I bet more folks watched reruns of the Andy Griffith Show this weekend than went out to see a movie. When you see Don Knotts as Barney Fife, now that’s real acting. Most folks going out to a cowboy movie want to see one with Gene or Roy or John Wayne.

In news from Oklahoma, a headline in the Claremore Daily Progress (online) says “Rainy Day Fund Overflowing”. Well, of course it’s overflowing. For the past year Oklahoma’s had more oil flowing than rain. According to the newspaper, Legislator Tad Jones says he wants to use $125,000,000 of it to build and repair bridges. Since most of these bridges are over streambeds that are currently dry, you can see he’s optimistic that rain eventually will show up. It will be a race to see if bridge building can drain the Rainy Day fund before the rainy days do.

[Postscript: Reese Witherspoon won an Oacar for playing June Carter Cash. The movie, “Crash”, was a surprise winner. But it should not be a surprise when you realize that half the potential voters were actually IN the movie. They were just voting for themselves.]

Historic quote from Will Rogers:

Will was the Master of Ceremonies for the Awards dinner, Academy of Motion Pictures Arts and Sciences, March 18, 1934. Here are selected quotes from his notes:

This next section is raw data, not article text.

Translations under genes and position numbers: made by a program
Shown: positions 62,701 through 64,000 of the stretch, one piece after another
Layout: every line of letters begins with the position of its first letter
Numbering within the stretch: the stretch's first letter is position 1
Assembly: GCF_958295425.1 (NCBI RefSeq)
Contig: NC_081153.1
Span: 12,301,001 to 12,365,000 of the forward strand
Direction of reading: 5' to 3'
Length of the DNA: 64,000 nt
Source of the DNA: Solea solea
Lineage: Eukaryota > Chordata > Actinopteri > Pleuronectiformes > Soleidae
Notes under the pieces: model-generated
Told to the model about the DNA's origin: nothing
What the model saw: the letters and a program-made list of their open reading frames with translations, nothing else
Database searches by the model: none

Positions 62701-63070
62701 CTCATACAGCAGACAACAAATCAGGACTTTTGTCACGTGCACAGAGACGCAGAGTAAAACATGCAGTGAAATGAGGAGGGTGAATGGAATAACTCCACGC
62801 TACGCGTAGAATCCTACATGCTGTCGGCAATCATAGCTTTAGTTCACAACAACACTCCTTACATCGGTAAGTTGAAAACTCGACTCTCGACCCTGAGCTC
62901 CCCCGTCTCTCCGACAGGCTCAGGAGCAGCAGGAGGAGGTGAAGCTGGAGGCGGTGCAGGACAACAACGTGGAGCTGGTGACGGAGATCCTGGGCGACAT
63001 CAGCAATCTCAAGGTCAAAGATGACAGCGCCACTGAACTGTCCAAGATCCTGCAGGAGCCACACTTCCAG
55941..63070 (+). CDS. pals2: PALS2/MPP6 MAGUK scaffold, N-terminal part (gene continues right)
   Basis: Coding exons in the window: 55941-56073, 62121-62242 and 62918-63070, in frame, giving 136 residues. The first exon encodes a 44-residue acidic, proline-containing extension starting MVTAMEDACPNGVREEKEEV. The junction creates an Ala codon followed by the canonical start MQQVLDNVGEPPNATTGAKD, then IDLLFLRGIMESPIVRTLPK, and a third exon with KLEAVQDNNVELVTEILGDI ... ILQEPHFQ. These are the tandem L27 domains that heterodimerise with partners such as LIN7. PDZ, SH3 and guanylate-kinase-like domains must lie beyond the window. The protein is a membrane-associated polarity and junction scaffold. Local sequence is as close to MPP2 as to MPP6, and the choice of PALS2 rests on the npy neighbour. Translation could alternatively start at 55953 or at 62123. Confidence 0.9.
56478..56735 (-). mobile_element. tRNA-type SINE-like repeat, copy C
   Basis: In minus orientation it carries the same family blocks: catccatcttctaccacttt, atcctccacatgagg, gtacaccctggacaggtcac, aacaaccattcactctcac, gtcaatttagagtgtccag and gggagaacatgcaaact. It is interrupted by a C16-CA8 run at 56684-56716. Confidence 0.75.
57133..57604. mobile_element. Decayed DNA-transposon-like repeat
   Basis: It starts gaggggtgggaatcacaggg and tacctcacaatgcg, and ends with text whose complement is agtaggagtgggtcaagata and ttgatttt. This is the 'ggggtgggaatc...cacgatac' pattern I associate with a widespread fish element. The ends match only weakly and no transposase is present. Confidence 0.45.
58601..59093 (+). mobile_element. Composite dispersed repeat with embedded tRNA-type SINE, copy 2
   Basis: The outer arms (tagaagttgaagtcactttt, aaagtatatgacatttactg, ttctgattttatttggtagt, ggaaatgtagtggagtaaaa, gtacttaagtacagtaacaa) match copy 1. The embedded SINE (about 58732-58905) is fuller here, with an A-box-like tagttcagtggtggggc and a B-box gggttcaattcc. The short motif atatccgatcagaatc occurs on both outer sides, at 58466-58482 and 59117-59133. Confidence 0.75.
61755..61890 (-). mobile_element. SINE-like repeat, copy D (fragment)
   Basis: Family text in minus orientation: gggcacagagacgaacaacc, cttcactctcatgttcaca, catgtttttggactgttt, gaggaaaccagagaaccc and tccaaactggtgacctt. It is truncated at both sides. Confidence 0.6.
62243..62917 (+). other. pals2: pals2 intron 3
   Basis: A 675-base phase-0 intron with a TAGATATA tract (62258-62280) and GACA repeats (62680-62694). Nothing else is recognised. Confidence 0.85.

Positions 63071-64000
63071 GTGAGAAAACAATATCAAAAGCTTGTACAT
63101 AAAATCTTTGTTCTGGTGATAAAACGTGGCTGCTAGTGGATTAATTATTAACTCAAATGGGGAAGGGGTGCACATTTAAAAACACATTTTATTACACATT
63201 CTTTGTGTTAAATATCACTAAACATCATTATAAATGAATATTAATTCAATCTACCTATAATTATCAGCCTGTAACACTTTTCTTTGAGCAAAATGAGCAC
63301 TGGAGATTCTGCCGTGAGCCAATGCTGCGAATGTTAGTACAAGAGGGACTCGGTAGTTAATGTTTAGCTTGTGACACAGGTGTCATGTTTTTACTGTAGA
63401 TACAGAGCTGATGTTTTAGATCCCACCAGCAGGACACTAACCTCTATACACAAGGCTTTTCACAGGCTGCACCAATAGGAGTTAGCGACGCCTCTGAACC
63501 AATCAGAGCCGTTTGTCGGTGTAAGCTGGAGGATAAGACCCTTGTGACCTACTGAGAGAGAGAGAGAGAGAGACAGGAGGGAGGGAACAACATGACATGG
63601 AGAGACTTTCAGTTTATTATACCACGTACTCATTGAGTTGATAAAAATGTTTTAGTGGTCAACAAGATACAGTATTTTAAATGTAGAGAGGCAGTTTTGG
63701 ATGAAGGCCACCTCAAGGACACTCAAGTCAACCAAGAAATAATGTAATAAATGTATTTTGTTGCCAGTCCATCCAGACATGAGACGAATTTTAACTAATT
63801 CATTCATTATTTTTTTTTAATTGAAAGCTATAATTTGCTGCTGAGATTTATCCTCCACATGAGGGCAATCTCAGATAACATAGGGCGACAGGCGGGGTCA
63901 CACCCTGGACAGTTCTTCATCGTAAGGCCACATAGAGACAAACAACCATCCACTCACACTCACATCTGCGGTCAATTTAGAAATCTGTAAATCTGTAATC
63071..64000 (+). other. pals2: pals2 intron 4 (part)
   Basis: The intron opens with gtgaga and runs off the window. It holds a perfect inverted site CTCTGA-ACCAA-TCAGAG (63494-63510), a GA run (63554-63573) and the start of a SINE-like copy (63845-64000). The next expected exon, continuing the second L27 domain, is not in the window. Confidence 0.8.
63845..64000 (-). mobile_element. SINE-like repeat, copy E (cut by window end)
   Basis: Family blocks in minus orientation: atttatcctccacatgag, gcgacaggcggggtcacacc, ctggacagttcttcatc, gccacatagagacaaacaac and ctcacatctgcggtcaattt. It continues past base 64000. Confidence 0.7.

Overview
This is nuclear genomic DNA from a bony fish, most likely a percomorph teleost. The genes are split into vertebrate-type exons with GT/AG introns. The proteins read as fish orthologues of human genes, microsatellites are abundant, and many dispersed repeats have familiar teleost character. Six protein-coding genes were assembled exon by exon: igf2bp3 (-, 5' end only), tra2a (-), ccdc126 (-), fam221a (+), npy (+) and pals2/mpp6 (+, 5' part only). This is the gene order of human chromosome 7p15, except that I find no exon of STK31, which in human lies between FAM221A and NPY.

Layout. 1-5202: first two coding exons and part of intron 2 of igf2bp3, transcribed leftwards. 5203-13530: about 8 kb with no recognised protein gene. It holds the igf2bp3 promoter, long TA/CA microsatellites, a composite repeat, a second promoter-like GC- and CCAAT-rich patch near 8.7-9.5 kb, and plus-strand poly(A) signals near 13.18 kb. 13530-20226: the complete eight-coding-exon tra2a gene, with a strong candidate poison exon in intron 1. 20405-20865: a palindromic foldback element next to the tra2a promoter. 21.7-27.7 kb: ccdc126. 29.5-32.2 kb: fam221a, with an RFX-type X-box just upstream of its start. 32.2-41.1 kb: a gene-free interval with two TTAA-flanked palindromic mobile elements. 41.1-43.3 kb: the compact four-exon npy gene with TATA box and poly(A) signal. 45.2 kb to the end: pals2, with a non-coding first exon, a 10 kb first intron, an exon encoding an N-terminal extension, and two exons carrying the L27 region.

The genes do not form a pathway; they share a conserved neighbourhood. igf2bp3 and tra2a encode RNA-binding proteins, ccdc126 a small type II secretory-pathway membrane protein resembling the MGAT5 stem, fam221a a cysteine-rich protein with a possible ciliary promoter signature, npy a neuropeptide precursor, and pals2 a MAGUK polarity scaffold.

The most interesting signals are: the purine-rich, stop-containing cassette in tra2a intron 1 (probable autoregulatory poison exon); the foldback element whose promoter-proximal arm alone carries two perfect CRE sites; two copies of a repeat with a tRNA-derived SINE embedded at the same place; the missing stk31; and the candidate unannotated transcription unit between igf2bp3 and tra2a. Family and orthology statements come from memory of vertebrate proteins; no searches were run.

“I was always a little leery of this organization. The name, Arts and Sciences, I think that name has bluffed out more people than it has attracted. This is the highest sounding named organization I ever attended. If I didn’t know so many of the people who belong to it personally I would have taken that name serious.

This is rather an unusual dinner this year. In looking over the possible winners, this is not a Metro-Golden-Mayer dinner. Heretofore, if you worked for Metro, when you signed your contract, you could, if you insisted, have a clause inserted in there where you was to receive an Academy statue.

The statues are lovely things. They were originally designed for prizes at a nudist’s colony bazaar but they didn’t take ’em. It must be terribly artistic, for nobody has any idea what it is. It represents the triumph of nothingness over the stupendousness of zero.

It takes great restraint to stand here and hand out tokens of merit to inferior actors.

There is great acting in this room tonight, greater than you will see on the screen. We all cheer when somebody gets a prize that everyone of us in the house knows should be ours. Yet we smile and take it. Boy that’s acting.

I have never seen any of these pictures. They don’t look at mine and why should I go see theirs?”

[The 7th Academy Awards, 1934, were dominated by the film “It Happened One Night” (Columbia Pictures): Best picture, best actor (Clark Gable), best actress (Claudette Colbert), best director (Frank Capra), best adaptation (Robert Riskin).]